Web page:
Change in career direction - biomedical science to Engineering

  • Engineering
  • Thread starter Scatterbrains
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  • #1
I am currently in my honours year of a biomedical science degree in Australia, currently working on my thesis. Recently I've decided I would like to study Aerospace engineering or electronic engineering but have a few problems. Firstly I feel at 23 years of age I am somewhat behind and feel like I may be making a mistake by changing career direction.

I understand math is required to gain entry into such degrees and when I was at school (in the UK) I got away with only studying biology and chemistry at A-level. My brain was incapable of figuring out math and physics and I didn't study them. Now I feel things have changed and I am capable of understanding such concepts, but lack the knowledge and qualifications in math/physics to gain entry into engineering. What would be the best and quickest way to remedy this situation? I have sound knowledge in chemistry and biology which is probably totally irrelevant!

Also, I am not sure where teh best place would be to apply for an engineering degree. I originally had plans to move to the Netherlands at the end of this year to do a PhD and would still like to move there as I used to live there aswell. There are 2 technical universities there in Delft and Eindhoven, Delft is from what I understand a reputable university and they offer aerospace engineering. Does anyone know about this programme?

Ultimately I would like to work at the European space agency or anywhere relevant to space vehicles.

Thanks for your time.
 

Answers and Replies

  • #2
1,309
19
I am currently in my honours year of a biomedical science degree in Australia, currently working on my thesis. Recently I've decided I would like to study Aerospace engineering or electronic engineering but have a few problems. Firstly I feel at 23 years of age I am somewhat behind and feel like I may be making a mistake by changing career direction.

I understand math is required to gain entry into such degrees and when I was at school (in the UK) I got away with only studying biology and chemistry at A-level. My brain was incapable of figuring out math and physics and I didn't study them. Now I feel things have changed and I am capable of understanding such concepts, but lack the knowledge and qualifications in math/physics to gain entry into engineering. What would be the best and quickest way to remedy this situation? I have sound knowledge in chemistry and biology which is probably totally irrelevant!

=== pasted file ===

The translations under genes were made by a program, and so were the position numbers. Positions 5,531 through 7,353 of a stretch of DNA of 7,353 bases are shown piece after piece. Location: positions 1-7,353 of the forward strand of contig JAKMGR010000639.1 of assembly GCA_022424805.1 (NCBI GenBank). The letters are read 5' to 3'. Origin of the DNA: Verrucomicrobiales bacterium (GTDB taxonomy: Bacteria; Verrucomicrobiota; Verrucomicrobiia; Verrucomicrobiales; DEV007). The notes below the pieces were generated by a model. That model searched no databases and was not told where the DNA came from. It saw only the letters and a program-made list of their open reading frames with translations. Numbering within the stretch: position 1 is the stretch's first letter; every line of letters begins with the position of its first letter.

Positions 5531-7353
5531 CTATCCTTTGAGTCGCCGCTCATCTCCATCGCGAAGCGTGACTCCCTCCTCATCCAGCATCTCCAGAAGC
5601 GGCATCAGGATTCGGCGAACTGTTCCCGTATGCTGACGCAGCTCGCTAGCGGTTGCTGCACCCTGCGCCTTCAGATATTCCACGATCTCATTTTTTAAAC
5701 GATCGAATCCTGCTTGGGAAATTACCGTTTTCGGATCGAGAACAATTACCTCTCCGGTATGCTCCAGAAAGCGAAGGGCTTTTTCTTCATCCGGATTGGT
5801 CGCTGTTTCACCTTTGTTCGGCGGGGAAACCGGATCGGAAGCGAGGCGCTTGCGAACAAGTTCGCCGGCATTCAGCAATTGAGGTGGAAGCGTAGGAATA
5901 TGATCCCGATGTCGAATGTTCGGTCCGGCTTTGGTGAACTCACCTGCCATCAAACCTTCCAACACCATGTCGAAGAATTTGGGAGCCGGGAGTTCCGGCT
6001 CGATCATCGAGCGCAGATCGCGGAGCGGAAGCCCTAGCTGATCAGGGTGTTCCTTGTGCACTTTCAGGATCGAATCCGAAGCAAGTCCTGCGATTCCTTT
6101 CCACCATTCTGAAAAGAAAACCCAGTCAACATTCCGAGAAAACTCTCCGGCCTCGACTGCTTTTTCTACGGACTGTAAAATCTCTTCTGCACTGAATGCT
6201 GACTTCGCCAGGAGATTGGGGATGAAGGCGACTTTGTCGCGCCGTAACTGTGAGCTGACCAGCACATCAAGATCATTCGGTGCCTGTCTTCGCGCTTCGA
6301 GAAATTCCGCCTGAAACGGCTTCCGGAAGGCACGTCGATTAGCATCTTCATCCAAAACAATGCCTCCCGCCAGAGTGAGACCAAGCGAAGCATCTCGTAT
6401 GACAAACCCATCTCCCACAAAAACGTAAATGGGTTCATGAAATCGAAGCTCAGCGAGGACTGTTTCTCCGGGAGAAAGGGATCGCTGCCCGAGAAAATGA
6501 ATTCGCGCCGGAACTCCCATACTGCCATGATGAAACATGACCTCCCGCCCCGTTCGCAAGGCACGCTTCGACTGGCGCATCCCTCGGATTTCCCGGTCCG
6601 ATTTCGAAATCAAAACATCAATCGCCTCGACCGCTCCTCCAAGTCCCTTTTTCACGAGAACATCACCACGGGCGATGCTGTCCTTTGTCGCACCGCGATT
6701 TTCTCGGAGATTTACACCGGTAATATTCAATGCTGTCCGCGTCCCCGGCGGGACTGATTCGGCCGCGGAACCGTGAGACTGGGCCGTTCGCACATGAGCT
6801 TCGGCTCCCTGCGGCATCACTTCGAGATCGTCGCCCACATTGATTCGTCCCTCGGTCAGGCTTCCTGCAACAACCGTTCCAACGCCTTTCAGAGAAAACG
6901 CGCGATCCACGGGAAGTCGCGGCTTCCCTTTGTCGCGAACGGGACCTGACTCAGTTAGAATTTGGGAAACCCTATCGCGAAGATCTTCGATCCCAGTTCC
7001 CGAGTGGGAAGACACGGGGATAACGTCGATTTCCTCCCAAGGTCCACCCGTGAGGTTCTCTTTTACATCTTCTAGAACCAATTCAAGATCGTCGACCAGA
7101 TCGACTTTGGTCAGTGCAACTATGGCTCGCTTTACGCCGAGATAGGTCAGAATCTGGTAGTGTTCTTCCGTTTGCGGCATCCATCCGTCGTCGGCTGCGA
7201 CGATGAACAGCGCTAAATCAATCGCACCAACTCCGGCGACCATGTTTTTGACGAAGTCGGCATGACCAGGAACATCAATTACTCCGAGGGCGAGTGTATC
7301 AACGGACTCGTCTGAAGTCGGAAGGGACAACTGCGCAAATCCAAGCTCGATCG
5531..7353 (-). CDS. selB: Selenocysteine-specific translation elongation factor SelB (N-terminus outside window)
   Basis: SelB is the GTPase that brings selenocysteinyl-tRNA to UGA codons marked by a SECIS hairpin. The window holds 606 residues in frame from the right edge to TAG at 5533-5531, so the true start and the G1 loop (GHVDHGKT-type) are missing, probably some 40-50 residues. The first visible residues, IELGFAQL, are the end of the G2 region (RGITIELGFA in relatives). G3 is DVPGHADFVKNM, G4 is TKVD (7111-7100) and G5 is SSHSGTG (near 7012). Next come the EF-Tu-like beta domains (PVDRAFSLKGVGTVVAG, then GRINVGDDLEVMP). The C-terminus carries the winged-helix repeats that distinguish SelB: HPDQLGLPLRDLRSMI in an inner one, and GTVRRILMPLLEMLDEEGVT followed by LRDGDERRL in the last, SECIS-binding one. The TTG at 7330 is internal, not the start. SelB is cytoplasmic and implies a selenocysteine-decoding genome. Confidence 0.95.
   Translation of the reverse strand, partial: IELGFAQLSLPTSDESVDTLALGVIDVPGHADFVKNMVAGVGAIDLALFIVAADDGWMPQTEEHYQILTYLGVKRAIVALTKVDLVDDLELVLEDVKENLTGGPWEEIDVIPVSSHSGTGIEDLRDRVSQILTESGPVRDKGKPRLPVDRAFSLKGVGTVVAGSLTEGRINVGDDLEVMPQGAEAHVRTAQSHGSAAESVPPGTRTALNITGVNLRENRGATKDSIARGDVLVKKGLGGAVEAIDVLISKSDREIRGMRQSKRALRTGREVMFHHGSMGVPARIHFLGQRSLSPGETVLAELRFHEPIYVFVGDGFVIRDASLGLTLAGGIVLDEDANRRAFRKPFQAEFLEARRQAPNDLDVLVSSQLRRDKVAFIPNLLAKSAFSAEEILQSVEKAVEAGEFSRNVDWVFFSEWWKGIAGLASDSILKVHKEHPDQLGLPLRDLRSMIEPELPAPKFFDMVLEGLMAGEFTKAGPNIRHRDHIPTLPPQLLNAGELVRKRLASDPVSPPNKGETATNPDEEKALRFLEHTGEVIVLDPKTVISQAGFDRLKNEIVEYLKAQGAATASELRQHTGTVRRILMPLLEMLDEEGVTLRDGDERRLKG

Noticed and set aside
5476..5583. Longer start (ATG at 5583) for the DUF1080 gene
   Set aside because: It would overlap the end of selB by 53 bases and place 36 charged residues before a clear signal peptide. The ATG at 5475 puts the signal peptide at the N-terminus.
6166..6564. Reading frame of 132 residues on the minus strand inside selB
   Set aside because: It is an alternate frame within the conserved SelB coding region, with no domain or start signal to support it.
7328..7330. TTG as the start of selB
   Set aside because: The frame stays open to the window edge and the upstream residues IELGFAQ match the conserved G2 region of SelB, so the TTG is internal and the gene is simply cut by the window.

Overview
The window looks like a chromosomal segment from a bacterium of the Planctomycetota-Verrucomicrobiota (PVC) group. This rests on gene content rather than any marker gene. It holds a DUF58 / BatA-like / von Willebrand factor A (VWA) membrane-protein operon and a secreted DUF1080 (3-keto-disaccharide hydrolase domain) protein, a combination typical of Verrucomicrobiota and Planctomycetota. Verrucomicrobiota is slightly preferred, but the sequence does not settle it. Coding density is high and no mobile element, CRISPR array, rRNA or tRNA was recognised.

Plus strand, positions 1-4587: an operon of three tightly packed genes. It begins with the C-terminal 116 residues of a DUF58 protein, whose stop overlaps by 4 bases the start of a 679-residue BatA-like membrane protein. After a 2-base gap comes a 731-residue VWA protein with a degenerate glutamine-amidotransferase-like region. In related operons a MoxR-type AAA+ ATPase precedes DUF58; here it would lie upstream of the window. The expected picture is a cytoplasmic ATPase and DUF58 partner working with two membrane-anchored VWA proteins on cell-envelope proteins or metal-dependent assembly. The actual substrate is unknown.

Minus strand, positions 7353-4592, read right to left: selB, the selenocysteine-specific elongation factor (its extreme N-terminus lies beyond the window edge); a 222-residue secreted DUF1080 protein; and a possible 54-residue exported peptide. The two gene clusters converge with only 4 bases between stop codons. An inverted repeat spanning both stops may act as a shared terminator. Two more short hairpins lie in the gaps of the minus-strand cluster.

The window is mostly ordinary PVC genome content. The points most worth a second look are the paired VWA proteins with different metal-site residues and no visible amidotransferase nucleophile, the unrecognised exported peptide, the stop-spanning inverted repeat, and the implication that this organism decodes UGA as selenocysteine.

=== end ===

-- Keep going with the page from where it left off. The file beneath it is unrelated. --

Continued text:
Also, I am not sure where teh best place would be to apply for an engineering degree. I originally had plans to move to the Netherlands at the end of this year to do a PhD and would still like to move there as I used to live there aswell. There are 2 technical universities there in Delft and Eindhoven, Delft is from what I understand a reputable university and they offer aerospace engineering. Does anyone know about this programme?

Ultimately I would like to work at the European space agency or anywhere relevant to space vehicles.

Thanks for your time.

I am from the states, so I am not sure about the educational systems in Europe. The term "A-levels" means nothing to me. In the states a student that is a bit behind in math could enroll in a community college for a year or two and then transfer to a university. The community college will have all of the necessary courses to get a student up to speed in mathematics and the cost to go to such a school is very low. Perhaps there is a similar option in the UK.
 
  • #3
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0
I suggest you finish your degree. I am afraid you will regret it someday if you jump here jump there.
 
  • #4
Defennder
Homework Helper
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Yeah I believe so too. Since you're in your last year you might as well finish up your degree. Unless of course you're bound by laws whereby government tuition fee grants only apply for your first degree and you're worried about funding.

Have you thought about going into a related engineering field such as biomedical engineering or bioengineering?
 
  • #5
Thanks for the replies.

I intend to finish my degree so there's no problem there. I had considered biomedical engineering however wanted to keep my options open. Perhaps an electronic engineering degree and then later specialise in the masters years or something.

Mainly the prpoblem I am facing is lack of physics and math credentials which I guess I could remedy somehow.

What is people's opinion on Australian or Dutch engineering degrees?

In regards to your reply leright, "a-levels" are just the UK highschool standard for the final year, a bit like TEE in australia or IB.
 

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